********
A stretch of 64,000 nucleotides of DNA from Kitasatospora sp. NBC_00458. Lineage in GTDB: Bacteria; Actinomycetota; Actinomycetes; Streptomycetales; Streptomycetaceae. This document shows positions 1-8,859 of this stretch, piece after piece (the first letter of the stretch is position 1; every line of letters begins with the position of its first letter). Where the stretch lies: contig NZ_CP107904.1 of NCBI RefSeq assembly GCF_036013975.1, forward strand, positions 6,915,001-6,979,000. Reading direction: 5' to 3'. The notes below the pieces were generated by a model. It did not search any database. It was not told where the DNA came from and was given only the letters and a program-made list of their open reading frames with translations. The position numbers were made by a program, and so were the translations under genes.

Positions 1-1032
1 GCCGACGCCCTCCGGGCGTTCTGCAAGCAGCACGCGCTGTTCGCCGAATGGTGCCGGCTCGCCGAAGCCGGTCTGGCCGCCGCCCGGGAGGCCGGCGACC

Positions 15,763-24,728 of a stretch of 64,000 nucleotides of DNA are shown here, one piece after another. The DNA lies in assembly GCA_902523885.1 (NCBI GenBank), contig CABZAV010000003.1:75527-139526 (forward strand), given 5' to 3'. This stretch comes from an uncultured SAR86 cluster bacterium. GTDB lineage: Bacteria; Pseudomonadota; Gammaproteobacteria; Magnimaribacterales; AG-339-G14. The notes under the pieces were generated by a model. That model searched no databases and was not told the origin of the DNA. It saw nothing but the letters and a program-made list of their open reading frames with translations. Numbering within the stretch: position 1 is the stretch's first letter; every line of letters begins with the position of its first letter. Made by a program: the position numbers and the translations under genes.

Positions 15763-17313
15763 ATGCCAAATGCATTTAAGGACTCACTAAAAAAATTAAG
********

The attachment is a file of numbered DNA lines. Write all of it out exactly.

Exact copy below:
A stretch of 64,000 nucleotides of DNA from Kitasatospora sp. NBC_00458. Lineage in GTDB: Bacteria; Actinomycetota; Actinomycetes; Streptomycetales; Streptomycetaceae. This document shows positions 1-8,859 of this stretch, piece after piece (the first letter of the stretch is position 1; every line of letters begins with the position of its first letter). Where the stretch lies: contig NZ_CP107904.1 of NCBI RefSeq assembly GCF_036013975.1, forward strand, positions 6,915,001-6,979,000. Reading direction: 5' to 3'. The notes below the pieces were generated by a model. It did not search any database. It was not told where the DNA came from and was given only the letters and a program-made list of their open reading frames with translations. The position numbers were made by a program, and so were the translations under genes.

Positions 1-1032
1 GCCGACGCCCTCCGGGCGTTCTGCAAGCAGCACGCGCTGTTCGCCGAATGGTGCCGGCTCGCCGAAGCCGGTCTGGCCGCCGCCCGGGAGGCCGGCGACC

Positions 15,763-24,728 of a stretch of 64,000 nucleotides of DNA are shown here, one piece after another. The DNA lies in assembly GCA_902523885.1 (NCBI GenBank), contig CABZAV010000003.1:75527-139526 (forward strand), given 5' to 3'. This stretch comes from an uncultured SAR86 cluster bacterium. GTDB lineage: Bacteria; Pseudomonadota; Gammaproteobacteria; Magnimaribacterales; AG-339-G14. The notes under the pieces were generated by a model. That model searched no databases and was not told the origin of the DNA. It saw nothing but the letters and a program-made list of their open reading frames with translations. Numbering within the stretch: position 1 is the stretch's first letter; every line of letters begins with the position of its first letter. Made by a program: the position numbers and the translations under genes.

Positions 15763-17313
15763 ATGCCAAATGCATTTAAGGACTCACTAAAAAAATTAAG